It’s a few weeks until Halloween, but here are some of the RIP-themed books I’ve read lately.
Dread Nation by Justina Ireland:
I loved this book by Justina Ireland; it’s one of the rare YA fantasy novels that felt really thoughtful and raised interesting issues, at the same time providing an exciting and very creepy story.
Dread Nation is the first in a series that takes place in an alternative history where the Civil War was interrupted by a zombie outbreak. The country is still divided on the issue of slavery, with groups advocating to return America to its “better days”. While slavery doesn’t exist any more, African Americans have been routed into zombie combat “schools” instead. Jane McKeene is a student in a Baltimore combat school. She’s the daughter of a wealthy white woman in Kentucky, and she’s anxious to return home. When her friend’s sister disappears, she becomes involved in a dark conspiracy involving missing families and the walking dead.
As I mentioned to one reader recently, this book is terrifying in parts, but it’s the humans that are far more frightening than the zombies. This book may be fantasy but the situations Jane finds herself in were pretty real, including forced labor, physical abuse and near starvation.
Not only is this one of the more original fantasy novels I’ve read, Ireland develops great characters in Jane and her friends. None of them felt one-dimensional or too-perfect. The book is well written, with good dialogue and a great story, and I’m looking forward to reading the next one.
Monstress Vol. 2: The Blood by Marjorie Liu and Sana Takeda
I read the first one and loved its beautiful and disturbing illustrations, even though I didn’t fully understand the story. In this second volume, Maika, Kippa and Ren are on a journey to learn more about Maika’s mother and her history. I was hoping in this volume I’d come to understand a lot of the things I didn’t fully absorb in the first one – but that wasn’t the case. As the story grew more complicated, I found myself pretty lost, and ultimately decided this wasn’t the graphic novel series for me. Maybe it was the cryptic dialogue or the characters within characters, or maybe I just didn’t invest the time and concentration to understand the world-building. I’m definitely in the minority in not loving this series. The illustrations are stunning and at the same time even more disturbing than in the first volume. This is a novel where every visual element matters, from the colors of the word bubbles to the age of Maika (and whether she has both arms or not). It’s a beautiful book and I’m sure it’s a powerful story if you’re paying attention. But it felt like a bit too much work for me.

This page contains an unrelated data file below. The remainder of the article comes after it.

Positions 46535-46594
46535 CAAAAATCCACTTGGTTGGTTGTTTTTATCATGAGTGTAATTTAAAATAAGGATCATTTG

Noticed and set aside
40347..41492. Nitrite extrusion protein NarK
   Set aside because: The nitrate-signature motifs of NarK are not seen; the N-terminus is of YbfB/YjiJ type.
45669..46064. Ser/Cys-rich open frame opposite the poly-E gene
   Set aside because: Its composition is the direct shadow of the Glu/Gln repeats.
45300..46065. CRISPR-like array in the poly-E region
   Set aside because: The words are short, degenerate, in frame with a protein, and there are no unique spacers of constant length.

Bruja Born by Zoraida Cordova:
This is the second in the Brooklyn Brujas series which began with Labyrinth Lost. I enjoyed both but liked this one more because the main character Lula was well-developed and it built nicely on the events of the first novel. It felt more adult, which is appropriate since it’s about Alex’s older sister (the next one I’m guessing will be about the younger sister). Labyrinth Lost was a journey novel, likened by some readers to Alice in Wonderland or Wizard of Oz. It had an interesting fantasy world but the relationships between the characters were too simplified and the story fairly predictable (as journey novels tend to be).
Bruja begins with Lula dealing with events that occurred in the first book, with some serious facial scars and internal ones as well. She’s the sister that’s always had it all together, and now she’s not. While she’s trying to deal, a tragedy occurs, and she uses her powers to do something that has major consequences.
There are zombie-like creatures in this book, but it’s not a scary read, more an interesting one. As with most the-world-is-ending fantasy novels there’s not a ton of suspense because you pretty much know the world won’t end. What happens to the zombies, however, is a whole other question.
This is a fun, dark, fast-paced book. It’s not heavy on character development, but I really liked Lula and her relationships with her family and her sort-of-ex boyfriend. What I liked most was the focus on Latina culture and mythology. It’s great to read about deities and myths we know little about, and I found the world Cordoba builds fascinating.
Those are my Halloween (RIP XIII) reads. I’m hoping to put away one or two more before the end of the month, including Six of Crows by Leigh Bardugo and the Murderbot series by Martha Wells.
What books are you reading to celebrate the season?